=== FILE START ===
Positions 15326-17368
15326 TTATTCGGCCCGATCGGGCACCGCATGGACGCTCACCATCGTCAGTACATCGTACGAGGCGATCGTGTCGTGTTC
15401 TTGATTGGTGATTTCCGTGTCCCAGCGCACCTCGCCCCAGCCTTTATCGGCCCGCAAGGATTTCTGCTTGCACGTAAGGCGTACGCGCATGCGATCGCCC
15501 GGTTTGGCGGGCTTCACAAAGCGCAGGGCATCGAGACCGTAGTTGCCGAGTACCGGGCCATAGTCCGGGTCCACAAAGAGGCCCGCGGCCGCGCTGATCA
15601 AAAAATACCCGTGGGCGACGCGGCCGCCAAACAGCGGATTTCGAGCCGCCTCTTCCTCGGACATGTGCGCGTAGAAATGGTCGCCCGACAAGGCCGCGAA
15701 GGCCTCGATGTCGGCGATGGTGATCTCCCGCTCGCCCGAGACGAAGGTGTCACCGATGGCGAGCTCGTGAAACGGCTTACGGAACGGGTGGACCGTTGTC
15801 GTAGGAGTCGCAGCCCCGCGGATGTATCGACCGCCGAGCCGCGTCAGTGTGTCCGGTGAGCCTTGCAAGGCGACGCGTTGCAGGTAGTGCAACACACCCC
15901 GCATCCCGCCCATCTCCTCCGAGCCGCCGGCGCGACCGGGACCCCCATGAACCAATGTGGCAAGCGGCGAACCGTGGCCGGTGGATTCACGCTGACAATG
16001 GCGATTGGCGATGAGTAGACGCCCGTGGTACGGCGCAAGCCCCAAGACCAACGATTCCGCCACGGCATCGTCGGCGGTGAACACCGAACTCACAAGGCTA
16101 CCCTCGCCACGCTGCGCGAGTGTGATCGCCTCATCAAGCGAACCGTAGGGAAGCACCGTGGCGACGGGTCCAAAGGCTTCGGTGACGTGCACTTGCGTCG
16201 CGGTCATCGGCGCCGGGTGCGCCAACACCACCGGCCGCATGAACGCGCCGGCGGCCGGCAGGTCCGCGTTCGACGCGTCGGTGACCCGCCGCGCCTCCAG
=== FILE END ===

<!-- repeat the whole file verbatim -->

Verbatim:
Positions 15326-17368
15326 TTATTCGGCCCGATCGGGCACCGCATGGACGCTCACCATCGTCAGTACATCGTACGAGGCGATCGTGTCGTGTTC
15401 TTGATTGGTGATTTCCGTGTCCCAGCGCACCTCGCCCCAGCCTTTATCGGCCCGCAAGGATTTCTGCTTGCACGTAAGGCGTACGCGCATGCGATCGCCC
15501 GGTTTGGCGGGCTTCACAAAGCGCAGGGCATCGAGACCGTAGTTGCCGAGTACCGGGCCATAGTCCGGGTCCACAAAGAGGCCCGCGGCCGCGCTGATCA
15601 AAAAATACCCGTGGGCGACGCGGCCGCCAAACAGCGGATTTCGAGCCGCCTCTTCCTCGGACATGTGCGCGTAGAAATGGTCGCCCGACAAGGCCGCGAA
15701 GGCCTCGATGTCGGCGATGGTGATCTCCCGCTCGCCCGAGACGAAGGTGTCACCGATGGCGAGCTCGTGAAACGGCTTACGGAACGGGTGGACCGTTGTC
15801 GTAGGAGTCGCAGCCCCGCGGATGTATCGACCGCCGAGCCGCGTCAGTGTGTCCGGTGAGCCTTGCAAGGCGACGCGTTGCAGGTAGTGCAACACACCCC
15901 GCATCCCGCCCATCTCCTCCGAGCCGCCGGCGCGACCGGGACCCCCATGAACCAATGTGGCAAGCGGCGAACCGTGGCCGGTGGATTCACGCTGACAATG
16001 GCGATTGGCGATGAGTAGACGCCCGTGGTACGGCGCAAGCCCCAAGACCAACGATTCCGCCACGGCATCGTCGGCGGTGAACACCGAACTCACAAGGCTA
16101 CCCTCGCCACGCTGCGCGAGTGTGATCGCCTCATCAAGCGAACCGTAGGGAAGCACCGTGGCGACGGGTCCAAAGGCTTCGGTGACGTGCACTTGCGTCG
16201 CGGTCATCGGCGCCGGGTGCGCCAACACCACCGGCCGCATGAACGCGCCGGCGGCCGGCAGGTCCGCGTTCGACGCGTCGGTGACCCGCCGCGCCTCCAG